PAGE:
Welcoming Children and Families into the Main Sanctuary Service
As a child growing up my in my Conservative synagogue, Temple Zion Israelite Center, I remember being allowed into the main service for the High Holy Days for one reason, and one reason alone: to hear the Shofar. Throughout the entire holiday season, my sister and I were relegated to the youth service down the hall, where we would answer Jewish trivia questions in the hopes of receiving candy. At key points in the service, however, my mom would come into the room and invite my sister and me into the main service so we could hear the call of the Shofar. And if we behaved during that moment, we would get a prize. I remember one year asking for a monster truck poster to hang in my room (Bigfoot).
Over the years, I was gradually allowed to be in the service for longer periods of time, so long as I was absolutely quiet and still. The truth is, I actually liked going to shul, even back then, and I’ve been happy to sit and listen to the melodies and the sermon. However, even the slightest appearance of not following decorum resulted in looks and comments from other congregants.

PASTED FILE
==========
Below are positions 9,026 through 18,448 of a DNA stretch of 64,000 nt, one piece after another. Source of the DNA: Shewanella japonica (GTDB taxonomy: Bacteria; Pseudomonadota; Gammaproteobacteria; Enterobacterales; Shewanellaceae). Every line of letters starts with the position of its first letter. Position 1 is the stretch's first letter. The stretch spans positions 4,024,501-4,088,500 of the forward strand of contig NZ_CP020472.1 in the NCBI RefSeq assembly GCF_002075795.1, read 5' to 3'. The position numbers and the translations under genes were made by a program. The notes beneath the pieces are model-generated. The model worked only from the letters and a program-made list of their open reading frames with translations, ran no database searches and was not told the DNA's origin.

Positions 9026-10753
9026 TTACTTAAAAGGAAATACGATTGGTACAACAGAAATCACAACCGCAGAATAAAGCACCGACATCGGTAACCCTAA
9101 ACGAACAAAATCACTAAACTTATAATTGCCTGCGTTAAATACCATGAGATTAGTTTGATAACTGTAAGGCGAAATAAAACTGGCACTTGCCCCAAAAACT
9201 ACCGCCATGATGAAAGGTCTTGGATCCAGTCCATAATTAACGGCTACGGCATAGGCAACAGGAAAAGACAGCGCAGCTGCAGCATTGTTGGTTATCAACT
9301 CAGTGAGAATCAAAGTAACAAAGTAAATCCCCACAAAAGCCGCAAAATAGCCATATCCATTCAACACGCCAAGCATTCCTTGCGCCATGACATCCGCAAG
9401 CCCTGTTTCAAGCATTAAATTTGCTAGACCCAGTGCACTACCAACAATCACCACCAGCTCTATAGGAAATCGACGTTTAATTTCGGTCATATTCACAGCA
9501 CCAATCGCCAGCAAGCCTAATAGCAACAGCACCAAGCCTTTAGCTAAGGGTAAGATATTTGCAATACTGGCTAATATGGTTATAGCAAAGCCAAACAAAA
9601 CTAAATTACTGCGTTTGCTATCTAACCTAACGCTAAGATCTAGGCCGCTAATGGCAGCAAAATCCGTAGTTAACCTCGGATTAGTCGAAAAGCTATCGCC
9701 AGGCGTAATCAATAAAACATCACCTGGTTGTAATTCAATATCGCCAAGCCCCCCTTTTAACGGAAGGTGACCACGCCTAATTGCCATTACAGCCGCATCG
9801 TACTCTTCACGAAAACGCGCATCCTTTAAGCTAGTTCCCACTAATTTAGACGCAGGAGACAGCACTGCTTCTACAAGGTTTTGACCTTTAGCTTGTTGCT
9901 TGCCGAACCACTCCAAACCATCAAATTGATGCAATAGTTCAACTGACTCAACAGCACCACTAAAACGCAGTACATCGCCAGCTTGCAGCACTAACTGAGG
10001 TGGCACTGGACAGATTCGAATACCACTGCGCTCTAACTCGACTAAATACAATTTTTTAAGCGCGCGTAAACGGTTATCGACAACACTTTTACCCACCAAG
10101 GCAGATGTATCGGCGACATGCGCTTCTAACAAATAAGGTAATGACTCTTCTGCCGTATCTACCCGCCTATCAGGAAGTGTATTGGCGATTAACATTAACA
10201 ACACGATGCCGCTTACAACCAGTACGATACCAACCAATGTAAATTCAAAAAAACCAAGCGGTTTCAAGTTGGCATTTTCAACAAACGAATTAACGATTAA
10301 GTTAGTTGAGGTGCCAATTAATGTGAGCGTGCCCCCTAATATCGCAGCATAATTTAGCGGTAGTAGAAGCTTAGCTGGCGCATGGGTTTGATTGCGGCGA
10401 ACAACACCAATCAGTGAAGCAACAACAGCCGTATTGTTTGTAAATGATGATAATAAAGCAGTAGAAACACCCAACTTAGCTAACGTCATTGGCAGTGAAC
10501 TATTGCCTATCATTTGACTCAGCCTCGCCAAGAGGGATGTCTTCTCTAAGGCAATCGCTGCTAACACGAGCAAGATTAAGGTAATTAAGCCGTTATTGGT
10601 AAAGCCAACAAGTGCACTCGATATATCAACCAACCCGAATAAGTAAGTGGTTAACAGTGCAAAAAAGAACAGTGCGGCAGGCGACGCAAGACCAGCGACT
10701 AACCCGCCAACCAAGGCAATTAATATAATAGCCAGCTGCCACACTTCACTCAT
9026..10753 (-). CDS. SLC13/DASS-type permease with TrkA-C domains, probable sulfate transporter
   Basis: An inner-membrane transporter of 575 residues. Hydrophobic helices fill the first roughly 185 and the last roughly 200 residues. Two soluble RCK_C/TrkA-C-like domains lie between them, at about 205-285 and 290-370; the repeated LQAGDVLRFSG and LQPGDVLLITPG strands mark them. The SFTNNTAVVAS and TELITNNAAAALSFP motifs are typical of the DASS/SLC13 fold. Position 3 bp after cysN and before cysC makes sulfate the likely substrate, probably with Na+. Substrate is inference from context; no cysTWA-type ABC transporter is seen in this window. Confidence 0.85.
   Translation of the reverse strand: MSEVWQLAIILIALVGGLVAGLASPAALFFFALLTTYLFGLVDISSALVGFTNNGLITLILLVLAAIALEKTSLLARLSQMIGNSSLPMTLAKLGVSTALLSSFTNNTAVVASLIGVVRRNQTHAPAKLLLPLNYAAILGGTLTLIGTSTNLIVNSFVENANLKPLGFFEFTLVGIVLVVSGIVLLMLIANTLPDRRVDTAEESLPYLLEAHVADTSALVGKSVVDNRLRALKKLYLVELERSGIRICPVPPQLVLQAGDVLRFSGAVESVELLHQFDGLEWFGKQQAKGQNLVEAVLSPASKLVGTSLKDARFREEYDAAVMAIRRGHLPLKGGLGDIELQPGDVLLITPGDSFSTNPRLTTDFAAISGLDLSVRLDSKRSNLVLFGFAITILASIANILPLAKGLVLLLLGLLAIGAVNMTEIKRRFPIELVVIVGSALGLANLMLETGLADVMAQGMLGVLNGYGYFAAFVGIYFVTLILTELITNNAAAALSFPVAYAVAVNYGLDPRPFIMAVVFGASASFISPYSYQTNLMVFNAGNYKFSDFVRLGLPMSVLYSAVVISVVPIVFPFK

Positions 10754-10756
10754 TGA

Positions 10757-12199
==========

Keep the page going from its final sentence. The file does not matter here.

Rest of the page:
The look and feel of the Jewish community’s religious services has been a discussion throughout the generations. Following the emancipation of the Jewish community in mid-19th century France, when all of a sudden the Jewish community could compare its practices to the rest of the world, founders of the Reform Movement knew the feel of services had to change.
“They were embarrassed, too, should neighbors accustomed to the decorum of the Protestant or Catholic church visit the synagogue and witness a spectacle of men wrapped in strange prayer shawls noisily davening a repetitive liturgy while children tore up and down the aisles...In synagogue worship, they began to pray in unison and introduced a professional choir and organ to render their hymns. The rabbi led services covered in ministerial robes as bare-headed worshipers listened in solemn silence.”1
My, how things have changed.
In today’s world, where families are encouraged to come to shul together, where men and women sit together, how does one simultaneously achieve the grandeur and decorum of prayer sought by early innovators while maintaining the welcome and heimish feel that so many of us desire?
As a parent, I can tell you that bringing kids to shul today is challenging—and I’m not the one who does this every Shabbat. (Shayna gets all the credit.) Simply organizing the snacks and toys, and getting the kids dressed in Shabbat-appropriate clothing is a daunting task. Then, coming into the building, setting up a makeshift camp with all of our supplies, all in the hopes of making it through Musaf so we can get to Kiddush is the next mission. During Kiddush, we nourish our children with delicious food and then let them run around on the playground, all in the hopes of everyone taking a Shabbat nap.